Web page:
Crazy and the Brains - Let Me Go (Cover Artwork)
Staff Pick

Crazy and the Brains

Crazy and the Brains: Let Me Go

Let Me Go (2013)

Baldy Longhair


4
Following a string of EPs and split releases, Crazy & The Brains have issued their first proper full-length, Let Me Go. C&tB's previous releases were rooted in garage rock and spiced with a xylophone. These releases were energetic, fun and quirky, but it was unclear if the arrangement could lead to ...

Following a string of EPs and split releases, Crazy & The Brains have issued their first proper full-length, Let Me Go. C&tB's previous releases were rooted in garage rock and spiced with a xylophone. These releases were energetic, fun and quirky, but it was unclear if the arrangement could lead to a fulfilling full-length. Perhaps against the odds, Let Me Go maintains the the frantic energy of the band's earlier releases, but expands into a fulfilling, textured experience.

As before, the band is based in equal parts San Francisco hyped up garage rock and '50s frat rock. The combination, which even steps up the energy from the influences, leads to a release that is equal parts Ramones and Chubby Checker, hyped up on speed. The band tear from tune to tune at a frantic pace, kicking out bouncy riffs. Meanwhile the vocals, which suggest the happy-braindeadeness of Ramones' "Pinhead," permeates throughout each tune. On "Saturday Night Live" the band declare their desire to get on the show, no matter how they might have to demean themselves to make that happen. "Biggest in the World" fits perfectly within early rock and perfectly against modern punk, with the band declaring just how much they want to be famous.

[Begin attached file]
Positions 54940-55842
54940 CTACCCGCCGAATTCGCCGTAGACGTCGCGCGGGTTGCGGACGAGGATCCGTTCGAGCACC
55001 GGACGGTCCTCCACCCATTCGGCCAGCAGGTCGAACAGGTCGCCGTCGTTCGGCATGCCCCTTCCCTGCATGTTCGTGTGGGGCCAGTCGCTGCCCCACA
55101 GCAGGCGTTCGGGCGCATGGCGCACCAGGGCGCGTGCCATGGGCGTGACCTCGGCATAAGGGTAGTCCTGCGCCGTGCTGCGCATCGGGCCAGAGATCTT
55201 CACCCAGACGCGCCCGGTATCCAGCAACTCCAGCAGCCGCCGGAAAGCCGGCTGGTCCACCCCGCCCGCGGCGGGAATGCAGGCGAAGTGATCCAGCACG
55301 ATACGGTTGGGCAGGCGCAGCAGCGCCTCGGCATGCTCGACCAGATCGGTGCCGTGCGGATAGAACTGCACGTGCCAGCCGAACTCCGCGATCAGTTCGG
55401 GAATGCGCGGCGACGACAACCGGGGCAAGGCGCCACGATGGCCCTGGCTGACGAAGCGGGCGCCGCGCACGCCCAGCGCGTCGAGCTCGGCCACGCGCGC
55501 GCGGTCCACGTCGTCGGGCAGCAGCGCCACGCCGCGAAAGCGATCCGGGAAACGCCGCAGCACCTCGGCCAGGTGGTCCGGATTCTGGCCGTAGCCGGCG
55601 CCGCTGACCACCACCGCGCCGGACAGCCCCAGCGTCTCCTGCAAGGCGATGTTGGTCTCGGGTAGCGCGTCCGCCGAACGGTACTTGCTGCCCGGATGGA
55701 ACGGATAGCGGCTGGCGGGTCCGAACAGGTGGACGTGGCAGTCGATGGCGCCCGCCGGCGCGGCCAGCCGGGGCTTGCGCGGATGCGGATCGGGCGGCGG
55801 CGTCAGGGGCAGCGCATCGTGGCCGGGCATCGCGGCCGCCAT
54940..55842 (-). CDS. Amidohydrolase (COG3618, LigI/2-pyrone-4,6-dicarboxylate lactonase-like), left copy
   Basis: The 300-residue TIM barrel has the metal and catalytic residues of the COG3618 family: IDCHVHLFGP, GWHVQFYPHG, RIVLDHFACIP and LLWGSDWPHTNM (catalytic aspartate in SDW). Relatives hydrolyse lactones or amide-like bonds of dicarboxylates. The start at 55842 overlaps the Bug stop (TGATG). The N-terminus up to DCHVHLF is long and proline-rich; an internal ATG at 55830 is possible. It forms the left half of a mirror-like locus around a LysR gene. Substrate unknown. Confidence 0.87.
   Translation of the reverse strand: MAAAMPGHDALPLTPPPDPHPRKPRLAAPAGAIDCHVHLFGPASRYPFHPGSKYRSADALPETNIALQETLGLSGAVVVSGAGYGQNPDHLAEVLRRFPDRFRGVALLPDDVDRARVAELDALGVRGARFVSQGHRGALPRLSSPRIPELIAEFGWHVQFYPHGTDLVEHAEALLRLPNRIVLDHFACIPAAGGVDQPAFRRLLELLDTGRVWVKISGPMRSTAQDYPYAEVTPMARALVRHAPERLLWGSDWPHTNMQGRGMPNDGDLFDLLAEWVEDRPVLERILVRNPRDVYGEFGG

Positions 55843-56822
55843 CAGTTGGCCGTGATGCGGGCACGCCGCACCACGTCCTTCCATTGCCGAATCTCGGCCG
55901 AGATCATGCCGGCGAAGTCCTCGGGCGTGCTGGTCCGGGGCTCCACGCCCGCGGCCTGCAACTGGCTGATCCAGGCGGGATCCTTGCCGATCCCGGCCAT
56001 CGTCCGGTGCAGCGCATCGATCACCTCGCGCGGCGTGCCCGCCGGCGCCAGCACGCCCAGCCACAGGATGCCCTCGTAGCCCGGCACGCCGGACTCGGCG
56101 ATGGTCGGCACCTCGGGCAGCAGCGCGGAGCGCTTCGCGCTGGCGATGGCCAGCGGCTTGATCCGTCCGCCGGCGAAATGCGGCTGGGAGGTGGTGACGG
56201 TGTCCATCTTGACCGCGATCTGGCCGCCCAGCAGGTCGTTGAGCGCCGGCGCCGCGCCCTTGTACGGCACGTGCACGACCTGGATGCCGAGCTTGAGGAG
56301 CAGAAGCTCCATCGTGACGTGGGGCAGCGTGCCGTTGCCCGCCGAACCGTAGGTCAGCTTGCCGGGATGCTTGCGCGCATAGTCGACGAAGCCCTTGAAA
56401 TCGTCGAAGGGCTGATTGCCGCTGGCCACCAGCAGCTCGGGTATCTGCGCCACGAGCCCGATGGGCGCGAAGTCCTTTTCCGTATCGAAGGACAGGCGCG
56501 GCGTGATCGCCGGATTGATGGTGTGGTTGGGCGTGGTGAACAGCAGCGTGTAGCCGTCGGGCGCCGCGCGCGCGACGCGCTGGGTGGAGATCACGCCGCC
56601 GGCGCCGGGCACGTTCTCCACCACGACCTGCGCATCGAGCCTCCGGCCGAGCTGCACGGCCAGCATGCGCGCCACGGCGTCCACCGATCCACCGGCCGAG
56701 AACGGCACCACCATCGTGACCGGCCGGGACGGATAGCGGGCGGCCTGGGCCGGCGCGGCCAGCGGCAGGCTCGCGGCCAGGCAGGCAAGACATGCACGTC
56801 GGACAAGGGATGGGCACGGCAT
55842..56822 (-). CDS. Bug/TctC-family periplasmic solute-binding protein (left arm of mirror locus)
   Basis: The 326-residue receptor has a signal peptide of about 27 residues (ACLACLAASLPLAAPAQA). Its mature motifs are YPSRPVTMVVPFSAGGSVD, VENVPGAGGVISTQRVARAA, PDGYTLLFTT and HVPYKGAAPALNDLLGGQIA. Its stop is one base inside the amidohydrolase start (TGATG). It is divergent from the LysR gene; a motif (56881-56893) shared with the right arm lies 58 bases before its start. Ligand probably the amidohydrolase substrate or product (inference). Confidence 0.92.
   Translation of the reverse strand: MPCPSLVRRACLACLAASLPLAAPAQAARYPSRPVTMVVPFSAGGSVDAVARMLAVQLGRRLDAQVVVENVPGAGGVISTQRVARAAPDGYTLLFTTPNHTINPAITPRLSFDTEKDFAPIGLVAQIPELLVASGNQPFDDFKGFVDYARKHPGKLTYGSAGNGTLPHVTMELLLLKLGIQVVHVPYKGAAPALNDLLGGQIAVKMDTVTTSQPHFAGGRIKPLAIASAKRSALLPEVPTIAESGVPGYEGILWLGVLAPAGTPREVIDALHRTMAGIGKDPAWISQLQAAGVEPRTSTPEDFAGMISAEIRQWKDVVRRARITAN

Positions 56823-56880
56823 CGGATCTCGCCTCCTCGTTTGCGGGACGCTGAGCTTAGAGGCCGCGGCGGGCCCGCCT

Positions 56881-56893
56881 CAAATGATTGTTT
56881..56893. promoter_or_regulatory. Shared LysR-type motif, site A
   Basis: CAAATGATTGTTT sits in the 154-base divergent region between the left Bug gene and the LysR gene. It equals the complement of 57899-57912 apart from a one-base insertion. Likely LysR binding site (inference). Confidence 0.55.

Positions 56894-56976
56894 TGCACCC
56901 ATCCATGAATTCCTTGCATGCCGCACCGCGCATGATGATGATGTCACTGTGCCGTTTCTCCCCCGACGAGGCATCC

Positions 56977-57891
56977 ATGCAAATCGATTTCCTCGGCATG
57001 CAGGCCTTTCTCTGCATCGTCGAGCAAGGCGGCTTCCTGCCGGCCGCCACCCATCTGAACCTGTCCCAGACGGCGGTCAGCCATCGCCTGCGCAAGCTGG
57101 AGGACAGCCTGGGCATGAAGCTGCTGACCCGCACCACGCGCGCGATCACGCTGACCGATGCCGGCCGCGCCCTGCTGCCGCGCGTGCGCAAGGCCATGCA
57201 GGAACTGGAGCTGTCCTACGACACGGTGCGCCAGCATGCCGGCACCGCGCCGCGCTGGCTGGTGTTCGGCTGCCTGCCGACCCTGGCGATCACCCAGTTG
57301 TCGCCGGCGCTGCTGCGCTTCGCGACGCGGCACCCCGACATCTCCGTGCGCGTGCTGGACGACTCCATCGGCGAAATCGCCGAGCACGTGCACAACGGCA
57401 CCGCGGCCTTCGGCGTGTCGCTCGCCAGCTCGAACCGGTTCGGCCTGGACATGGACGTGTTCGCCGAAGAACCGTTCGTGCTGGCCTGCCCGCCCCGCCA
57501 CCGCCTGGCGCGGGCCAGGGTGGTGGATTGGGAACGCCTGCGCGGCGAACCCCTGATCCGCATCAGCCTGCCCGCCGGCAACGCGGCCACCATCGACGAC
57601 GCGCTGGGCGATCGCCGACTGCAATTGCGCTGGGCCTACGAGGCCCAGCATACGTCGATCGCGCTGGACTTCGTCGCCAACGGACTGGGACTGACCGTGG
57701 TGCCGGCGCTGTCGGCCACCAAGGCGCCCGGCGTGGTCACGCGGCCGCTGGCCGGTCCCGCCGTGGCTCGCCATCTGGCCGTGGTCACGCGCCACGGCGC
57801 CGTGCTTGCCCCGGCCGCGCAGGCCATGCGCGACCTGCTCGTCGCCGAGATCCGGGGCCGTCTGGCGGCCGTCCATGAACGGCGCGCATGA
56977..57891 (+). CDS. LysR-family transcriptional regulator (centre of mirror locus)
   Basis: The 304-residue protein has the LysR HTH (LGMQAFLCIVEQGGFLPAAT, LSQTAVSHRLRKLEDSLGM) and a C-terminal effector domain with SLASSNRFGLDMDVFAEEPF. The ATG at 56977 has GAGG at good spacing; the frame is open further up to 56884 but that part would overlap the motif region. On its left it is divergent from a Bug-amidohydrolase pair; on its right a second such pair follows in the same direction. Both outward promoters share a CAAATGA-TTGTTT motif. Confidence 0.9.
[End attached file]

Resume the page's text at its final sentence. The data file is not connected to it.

But while the zaniness never lets up, the band do suggest some darker sides. "Lindsay Lohan" is a love letter directed at the actress despite her recent social, health and drug-related problems. "Box Room" opens with the band in a mental asylum and the verbal smack "I'm in my little box room / don't look at me!"

Two things really hold the album together. First, although pretty much each track is a rock n' roll whipper, each is crafted in the classic pop sense and has such tight construction and snappy riffs that the songs are distinct despite their energetic tempos. Second, the general weirdness in the band keep it interesting. Instead of simply saying they are "weird" the band drops hints here and there, never letting us know if they are serious when they dedicate an entire song to "snacks" or not. On "Beach Bug" the band detail a kidnapping and doing drugs and then call out "I'm a beach bug, baby!" with no explanation for the connection.

Probably the most unique thing about the band is their fifth instrument–the xylophone. Each track is peppered with the clinking, sparkly instrument. While the xylophone, which is rare in rock music, would threaten to derail the band by appearing on every track, it actually elevates them above most of their contemporaries. Because the xylophone is so intertwined with the rest of the music, and is as varied and clever as the guitar riffs, it not only fits in as well as any other rock instrument, it gives the band a unique sound not heard in rock or punk before. Not an easy feat.

The cassette version comes with some tasty bonus tracks. Sort of a "deluxe edition" companion, demo cuts, live cuts, and studio outtakes fill up the bonus side. Interestingly, the bonus tracks actually have a more varied sound than their studio counterparts, showing either that the band has evolved or will make an evolution on their next releases.

Let Me Go is wild, weird, and wacky–everything a good punk band should be. One of the most exciting releases of the year from one of the most exciting newer bands around.